Russia Implored to Release 'Pussy Riot' Group Following Court Ruling Prolonging Detention

Press Release
July 20, 2012

Russia Implored to Release 'Pussy Riot' Group Following Court Ruling Prolonging Detention

Ruling Comes Amid Increasing Clampdown on Civil Society, NGOs

Human Rights Organization to Hold Solidarity Protest & Concert at Russian Embassy, Friday July 27 in Washington, D.C.

Contact: Sharon Singh, ssingh@aiusa.org, 202-675-8579, @spksingh

(Washington, D.C.) -- A Moscow court has ruled that three members of the female punk group Pussy Riot must remain in custody for six months, prompting Amnesty International to reiterate its call for their immediate release.

The human rights organization considers the activists, who were imprisoned after signing a protest song in Moscow's main Orthodox Church, to be prisoners of conscience, detained solely for the peaceful expression of their beliefs. Maria Alekhina, Ekaterina Samutsevich and Nadezhda Tolokonnikova, who are accused of "hooliganism on the grounds of religious hatred," face possible prison sentences of up to seven years. The preliminary hearing of the case will continue next week, on July 23.

"These three activists have now been behind bars for months, awaiting a trial that should not be taking place, " said John Dalhuisen, Amnesty International's Europe and Central Asia director. "Even if the three women did take part in the protest, detention on the serious criminal charge of hooliganism would not be a justifiable response to the peaceful – if, to many, offensive - expression of their political beliefs."

The protest song 'Virgin Mary, Redeem us of Putin' was performed in Christ the Savior Cathedral in Moscow on February 21 by several members of Pussy Riot, with their faces covered in balaclavas. The song calls on Virgin Mary to become a feminist and banish Vladimir Putin, criticizing representatives of the Russian Orthodox Church for their dedicated support shown to Putin. It was one of a number of performances protesting against Vladimir Putin in the run-up to Russia's presidential elections in March.

The Russian authorities subsequently arrested Maria Alekhina and Nadezhda Tolokonnikova on March 4 and Ekaterina Samusevich on March 15, claiming they were the masked singers. One of the women, Nadezhda Tolokonnikova, admitted to being a member of the larger 'Pussy Riot' group and taking part in the protest, while the other two deny any involvement.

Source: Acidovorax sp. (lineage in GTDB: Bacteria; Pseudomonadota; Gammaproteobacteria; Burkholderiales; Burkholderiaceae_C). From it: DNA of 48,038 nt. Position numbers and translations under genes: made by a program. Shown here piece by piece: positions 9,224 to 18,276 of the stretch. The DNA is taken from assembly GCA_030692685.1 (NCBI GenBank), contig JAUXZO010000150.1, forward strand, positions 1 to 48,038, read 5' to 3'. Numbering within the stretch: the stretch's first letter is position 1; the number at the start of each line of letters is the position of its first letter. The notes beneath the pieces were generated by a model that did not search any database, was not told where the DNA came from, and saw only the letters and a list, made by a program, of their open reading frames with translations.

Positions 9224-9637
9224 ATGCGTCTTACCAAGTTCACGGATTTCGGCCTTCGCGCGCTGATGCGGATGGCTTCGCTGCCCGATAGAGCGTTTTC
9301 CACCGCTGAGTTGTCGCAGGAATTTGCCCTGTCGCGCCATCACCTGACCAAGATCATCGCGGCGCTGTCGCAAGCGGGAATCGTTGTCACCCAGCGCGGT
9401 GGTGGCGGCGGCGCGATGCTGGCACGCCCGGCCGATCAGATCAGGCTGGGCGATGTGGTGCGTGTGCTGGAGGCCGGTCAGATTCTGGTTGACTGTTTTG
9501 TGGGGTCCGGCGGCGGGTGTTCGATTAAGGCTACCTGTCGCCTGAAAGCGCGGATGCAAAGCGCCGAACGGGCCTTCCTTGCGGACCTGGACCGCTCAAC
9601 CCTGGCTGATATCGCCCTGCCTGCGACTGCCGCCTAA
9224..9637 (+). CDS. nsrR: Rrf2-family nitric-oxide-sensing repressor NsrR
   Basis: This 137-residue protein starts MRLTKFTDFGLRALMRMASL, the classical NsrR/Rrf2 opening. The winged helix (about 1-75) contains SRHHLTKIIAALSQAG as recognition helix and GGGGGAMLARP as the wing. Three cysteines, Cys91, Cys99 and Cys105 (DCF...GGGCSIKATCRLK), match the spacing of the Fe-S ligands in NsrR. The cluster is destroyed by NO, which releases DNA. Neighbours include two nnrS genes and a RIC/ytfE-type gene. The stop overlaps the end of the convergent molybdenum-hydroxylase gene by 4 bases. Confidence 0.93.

Since its establishment in 2011, the Pussy Riot group has conducted several performances in public places such as the Moscow underground, Red Square and on the roofs of buses. The group members have stated that they protest against stifling of freedom of expression and assembly in Russia, the unfair political process and the fabrication of criminal cases against opposition activists.

"Even if the action was calculated to shock and was known to likely cause offense, it lasted only a few minutes, the activists left the Cathedral when requested to do so and it caused no damage," said Dalhuisen.

The human rights organization renews its call on Russian authorities to drop the charges of hooliganism and immediately and unconditionally release the three women.

In Washington, D.C., Amnesty International will stage a solidarity protest and punk rock concert outside the Russian Embassy on Friday, July 27, from 4:30 - 8 p.m. Activists and supporters will join D.C. punk rock bands in demanding the release of the members of Pussy Riot, and draw attention to the ongoing restrictions on freedom of expression in Russia. For more information, please visit: http://bit.ly/dcpussyriotprotest or contact the AIUSA media office at 202-509-8194.

Amnesty International is a Nobel Peace Prize-winning grassroots activist organization with more than 3 million supporters, activists and volunteers in more than 150 countries campaigning for human rights worldwide. The organization investigates and exposes abuses, educates and mobilizes the public, and works to protect people wherever justice, freedom, truth and dignity are denied.

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